The apparel industry has been a growing target for lawsuits over lead and phthalates in metallic fibers, faux skins, zippers, clasps and buttons. Apparel and accessories are the focus of hundreds of Proposition 65 notices annually, according to a Times review of state data.
The Twitter bikini panic shows how deeply Proposition 65’s legal requirements and psychology have penetrated the national market, particularly for companies that peddle their products online.
Some sellers warn every online shopper. Others wait until a customer enters a California ZIP Code. Right-wing talk show host Alex Jones, whose Infowars Life dietary supplements were tagged with a $135,000 settlement in 2018 over lead content, warns only Californians on its website, but warns everyone on Amazon, which holds its independent sellers responsible for Proposition 65 compliance.
Online reaction to warnings support what Vanderbilt University economist Kip Viscusi predicted at the law’s genesis. His tests three decades ago showed consumers overreacted at first, equating the notices with the surgeon general’s warnings on tobacco products.
“The problem is the Proposition 65 warnings pick up a huge range of risk,” Viscusi said. “Very risky products such as chewing tobacco, which was among the early Proposition 65 warnings — that is clearly in a different league than something that poses a 1-in-100,000 lifetime risk of cancer.”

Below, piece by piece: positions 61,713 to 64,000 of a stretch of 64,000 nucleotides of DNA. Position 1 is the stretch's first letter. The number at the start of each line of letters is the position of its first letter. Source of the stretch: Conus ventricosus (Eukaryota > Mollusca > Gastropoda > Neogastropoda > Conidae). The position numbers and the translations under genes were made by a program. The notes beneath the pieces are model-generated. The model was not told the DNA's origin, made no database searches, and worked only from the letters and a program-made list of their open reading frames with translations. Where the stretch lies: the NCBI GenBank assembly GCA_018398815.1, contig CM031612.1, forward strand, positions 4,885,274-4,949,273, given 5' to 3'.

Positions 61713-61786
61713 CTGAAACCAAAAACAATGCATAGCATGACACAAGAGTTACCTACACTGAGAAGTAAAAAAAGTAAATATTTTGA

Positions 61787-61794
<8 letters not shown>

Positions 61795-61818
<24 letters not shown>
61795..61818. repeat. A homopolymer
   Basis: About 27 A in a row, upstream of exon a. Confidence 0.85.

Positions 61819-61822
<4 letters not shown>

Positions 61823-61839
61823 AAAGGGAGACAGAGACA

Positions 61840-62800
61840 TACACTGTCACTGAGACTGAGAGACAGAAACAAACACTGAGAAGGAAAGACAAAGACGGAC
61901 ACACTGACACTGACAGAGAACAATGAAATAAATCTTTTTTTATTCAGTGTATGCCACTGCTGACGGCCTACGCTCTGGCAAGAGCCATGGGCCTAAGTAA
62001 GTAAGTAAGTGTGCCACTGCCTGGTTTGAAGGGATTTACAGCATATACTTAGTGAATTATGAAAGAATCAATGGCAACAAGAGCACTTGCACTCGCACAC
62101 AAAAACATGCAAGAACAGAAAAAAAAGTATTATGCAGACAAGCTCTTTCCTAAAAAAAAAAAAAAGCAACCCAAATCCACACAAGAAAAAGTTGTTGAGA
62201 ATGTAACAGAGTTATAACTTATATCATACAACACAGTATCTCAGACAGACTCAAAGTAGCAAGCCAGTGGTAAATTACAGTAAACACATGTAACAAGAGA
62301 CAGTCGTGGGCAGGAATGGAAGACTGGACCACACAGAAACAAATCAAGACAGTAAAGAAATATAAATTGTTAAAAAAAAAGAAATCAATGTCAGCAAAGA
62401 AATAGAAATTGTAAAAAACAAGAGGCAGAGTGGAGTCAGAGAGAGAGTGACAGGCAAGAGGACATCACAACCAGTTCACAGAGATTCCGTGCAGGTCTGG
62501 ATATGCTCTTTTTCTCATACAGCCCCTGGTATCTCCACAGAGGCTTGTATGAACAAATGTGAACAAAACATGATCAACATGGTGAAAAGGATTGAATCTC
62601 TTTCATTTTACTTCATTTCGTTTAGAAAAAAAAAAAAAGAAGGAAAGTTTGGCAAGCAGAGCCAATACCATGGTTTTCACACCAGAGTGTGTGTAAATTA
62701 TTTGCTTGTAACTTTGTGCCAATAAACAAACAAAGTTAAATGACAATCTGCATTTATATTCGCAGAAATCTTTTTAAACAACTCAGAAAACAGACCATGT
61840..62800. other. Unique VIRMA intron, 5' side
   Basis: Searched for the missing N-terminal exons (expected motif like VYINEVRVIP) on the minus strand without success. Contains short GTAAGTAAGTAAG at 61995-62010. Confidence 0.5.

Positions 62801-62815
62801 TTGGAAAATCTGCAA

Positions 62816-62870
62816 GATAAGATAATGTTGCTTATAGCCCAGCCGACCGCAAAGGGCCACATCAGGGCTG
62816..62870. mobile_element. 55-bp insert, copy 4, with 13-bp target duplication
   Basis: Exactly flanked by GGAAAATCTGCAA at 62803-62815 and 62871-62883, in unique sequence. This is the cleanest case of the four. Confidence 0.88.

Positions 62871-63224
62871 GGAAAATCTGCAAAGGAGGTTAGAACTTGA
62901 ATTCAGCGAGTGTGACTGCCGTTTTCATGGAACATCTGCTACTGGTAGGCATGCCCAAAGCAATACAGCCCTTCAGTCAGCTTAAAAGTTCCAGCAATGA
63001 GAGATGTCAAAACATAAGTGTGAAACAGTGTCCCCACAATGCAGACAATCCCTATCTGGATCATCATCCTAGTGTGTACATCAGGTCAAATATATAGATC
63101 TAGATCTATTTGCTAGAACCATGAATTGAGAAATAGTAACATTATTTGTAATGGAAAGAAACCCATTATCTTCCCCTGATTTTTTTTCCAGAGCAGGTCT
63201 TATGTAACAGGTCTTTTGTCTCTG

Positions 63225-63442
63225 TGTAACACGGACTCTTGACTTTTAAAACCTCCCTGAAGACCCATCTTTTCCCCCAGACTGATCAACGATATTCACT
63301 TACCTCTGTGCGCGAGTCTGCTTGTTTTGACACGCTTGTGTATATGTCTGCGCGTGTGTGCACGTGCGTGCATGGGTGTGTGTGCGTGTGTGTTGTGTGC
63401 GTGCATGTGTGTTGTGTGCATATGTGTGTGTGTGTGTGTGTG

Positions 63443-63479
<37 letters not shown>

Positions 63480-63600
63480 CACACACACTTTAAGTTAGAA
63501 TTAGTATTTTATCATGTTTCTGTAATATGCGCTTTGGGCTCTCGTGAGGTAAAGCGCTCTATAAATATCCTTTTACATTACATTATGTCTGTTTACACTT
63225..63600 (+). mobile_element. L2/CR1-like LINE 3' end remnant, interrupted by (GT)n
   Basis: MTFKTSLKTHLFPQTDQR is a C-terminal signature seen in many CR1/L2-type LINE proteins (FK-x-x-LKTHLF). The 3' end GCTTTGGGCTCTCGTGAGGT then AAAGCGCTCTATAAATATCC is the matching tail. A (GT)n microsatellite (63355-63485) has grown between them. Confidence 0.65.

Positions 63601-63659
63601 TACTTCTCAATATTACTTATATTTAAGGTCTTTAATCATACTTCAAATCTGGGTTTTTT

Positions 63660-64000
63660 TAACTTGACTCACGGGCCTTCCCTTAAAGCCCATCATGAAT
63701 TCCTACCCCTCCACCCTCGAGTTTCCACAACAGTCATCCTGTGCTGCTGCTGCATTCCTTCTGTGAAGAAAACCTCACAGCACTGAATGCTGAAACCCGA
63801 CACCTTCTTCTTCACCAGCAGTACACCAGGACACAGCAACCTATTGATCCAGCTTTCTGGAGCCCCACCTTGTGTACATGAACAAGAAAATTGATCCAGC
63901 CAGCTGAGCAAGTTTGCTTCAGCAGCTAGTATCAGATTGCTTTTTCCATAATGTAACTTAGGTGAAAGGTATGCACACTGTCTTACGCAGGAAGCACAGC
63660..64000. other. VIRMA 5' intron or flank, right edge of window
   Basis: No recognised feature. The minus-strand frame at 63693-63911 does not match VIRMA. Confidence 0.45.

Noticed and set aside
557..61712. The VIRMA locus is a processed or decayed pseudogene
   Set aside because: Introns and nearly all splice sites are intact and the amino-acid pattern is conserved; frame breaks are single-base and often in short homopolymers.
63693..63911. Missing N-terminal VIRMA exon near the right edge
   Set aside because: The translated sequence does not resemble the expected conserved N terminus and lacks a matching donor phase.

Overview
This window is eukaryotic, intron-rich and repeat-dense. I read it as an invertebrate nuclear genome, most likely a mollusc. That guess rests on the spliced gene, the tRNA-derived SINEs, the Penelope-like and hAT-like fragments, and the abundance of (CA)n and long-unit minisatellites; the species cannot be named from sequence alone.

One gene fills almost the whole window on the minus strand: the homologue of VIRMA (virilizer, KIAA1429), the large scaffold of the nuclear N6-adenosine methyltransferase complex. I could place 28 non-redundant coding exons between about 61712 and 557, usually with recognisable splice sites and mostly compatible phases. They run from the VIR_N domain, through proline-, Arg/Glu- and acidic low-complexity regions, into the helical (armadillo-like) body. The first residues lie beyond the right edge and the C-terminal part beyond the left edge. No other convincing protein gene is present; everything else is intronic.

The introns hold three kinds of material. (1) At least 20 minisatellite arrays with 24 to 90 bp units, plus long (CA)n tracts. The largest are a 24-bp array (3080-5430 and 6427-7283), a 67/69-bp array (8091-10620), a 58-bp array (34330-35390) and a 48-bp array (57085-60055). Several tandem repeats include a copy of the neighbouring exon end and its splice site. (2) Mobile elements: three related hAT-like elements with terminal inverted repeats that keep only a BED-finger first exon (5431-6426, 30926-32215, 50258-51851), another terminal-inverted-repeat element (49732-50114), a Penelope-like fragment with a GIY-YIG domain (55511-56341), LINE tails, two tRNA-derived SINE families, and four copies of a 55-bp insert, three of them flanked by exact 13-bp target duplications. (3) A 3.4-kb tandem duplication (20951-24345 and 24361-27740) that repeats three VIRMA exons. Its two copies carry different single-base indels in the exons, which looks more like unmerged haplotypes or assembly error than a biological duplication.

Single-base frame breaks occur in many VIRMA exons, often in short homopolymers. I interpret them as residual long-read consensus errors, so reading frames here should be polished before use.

Because fast fashion is generally designed to last for a season, the bikini’s cancer risk could be as low as about one in 7 million, by Viscusi’s calculations.
It’s not even clear whether the bikini contains a hazardous chemical — Fashion Nova, like other companies, may have posted it without even testing.
So, buyers of the green bikini can’t know enough to know what risk, if any, it poses.
But Michael Barsa, co-director of the environmental law concentration at Northwestern University Pritzker School of Law, said a consumer doesn’t really have to calculate risk for Proposition 65 to accomplish its aim of making cleaner products. They only have to be afraid to buy it.
“Does this give the consumer enough information to make an informed risk-benefit trade-off? The answer is very clearly no,” said Barsa. “But that would be an impossible world to live in. Can you imagine you go to the supermarket and literally every item you buy you’re having to read through reams of data and exposure analysis? It would be crazy-making.”